A cryptocurrency is a digital or virtual currency designed to function as a medium of exchange. It utilises cryptography to secure, verify and validate transactions as well as to control the creation of new units of a specific cryptocurrency. In a nutshell, cryptocurrencies are limited entries in a database that nobody alter unless some required conditions are satisfied.
The history of cryptocurrency dates back to the tech boom period of the 90s with systems like Digicash, Beenz and Flooz emerging on the market, although failing. Many factors necessitated their failures and they include: financial issues, susceptibility of the systems to fraud, unhealthy relationships between companies’ and their employees. Notably, all of those systems used a Trusted Third Party approach which implies that the companies behind them verified and facilitated the transactions. Due to these failures, the creation of a digital cash system was seen as a lost cause for a very long time.
The dream of creating a digital cash system remained elusive until the 21st century. During the first decade of the century, in 2009 to be specific, an anonymous programmer or a group of programmers popularly known in the cryptoverse as Satoshi Nakamoto introduced Bitcoin. Nakamoto described it as a ‘peer-to-peer electronic cash system.’ It is totally decentralised meaning that no servers are involved and absence of any central controlling authority.
One of the difficulties faced by any payment network is the problem of double-spending. It entails fraudulently spending the same amount twice or more. The traditional solution to this problem in the world’s current financial system (for example, modern day banking system) is the use of a trusted third party central server – that kept records of all the balances and transactions. Nonetheless, this method always required an authority basically having control of your funds with all your personal information and details on hand.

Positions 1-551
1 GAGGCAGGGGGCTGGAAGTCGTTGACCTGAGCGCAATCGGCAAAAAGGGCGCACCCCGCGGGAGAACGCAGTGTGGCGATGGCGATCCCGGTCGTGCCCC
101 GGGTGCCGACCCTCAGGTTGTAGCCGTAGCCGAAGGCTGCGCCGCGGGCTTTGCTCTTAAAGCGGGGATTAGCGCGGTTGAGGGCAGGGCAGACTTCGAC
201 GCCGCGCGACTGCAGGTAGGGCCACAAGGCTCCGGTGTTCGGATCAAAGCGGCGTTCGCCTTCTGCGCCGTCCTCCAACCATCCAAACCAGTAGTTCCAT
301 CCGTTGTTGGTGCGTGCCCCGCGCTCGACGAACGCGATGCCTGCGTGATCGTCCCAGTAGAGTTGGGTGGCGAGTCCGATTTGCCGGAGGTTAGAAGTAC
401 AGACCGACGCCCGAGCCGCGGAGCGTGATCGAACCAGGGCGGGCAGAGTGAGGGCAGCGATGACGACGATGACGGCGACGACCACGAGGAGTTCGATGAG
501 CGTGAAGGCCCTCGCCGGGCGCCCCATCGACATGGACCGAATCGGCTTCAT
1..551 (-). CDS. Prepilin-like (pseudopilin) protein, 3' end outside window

This is not the case in a decentralised network. In a decentralised network like bitcoin, every participant needs to perform such task. This is done with the help of the blockchain technology. In clear terms, the blockchain can be described as a public ledger of all transactions that ever occurred within the network, available to everyone. This means that everyone in network can see every account’s balance.
Every transaction is a file that consists of the sender’s and recipient’s public keys (wallet addresses) and the amount of coins involved. The transaction also needs to be signed off by the sender(s) with their private key(s). Eventually, the transaction is broadcast in the network where it will be validated and confirmed. Within the network, only miners can confirm transactions by solving a cryptographic puzzle. They take transactions, mark them as legitimate and spread them across the network to be confirmed. Once the transaction is confirmed, it becomes unforgeable and irreversible and a miner receives a reward for solving the cryptographic puzzle, plus the transaction fees.
Essentially, any cryptocurrency network is based on the absolute agreement of all the participants regarding the legitimacy of balances and transactions. If nodes of the network disagree on a single balance, the system would basically break. However, this will not happen because the network operates with pre-built and programmed rules.
Cryptocurrencies are so designed because the consensus-keeping process is facilitated and ensured with strong cryptography. This, along with aforementioned factors, makes the need for trusted third parties and blind trust for the blockchain to operate completely irrelevant.
Truly, the blockchain technology is a welcomed development in world’s financial system and has come to solve a wide-variety of real life problems. Hence, embracing it would be a good decision.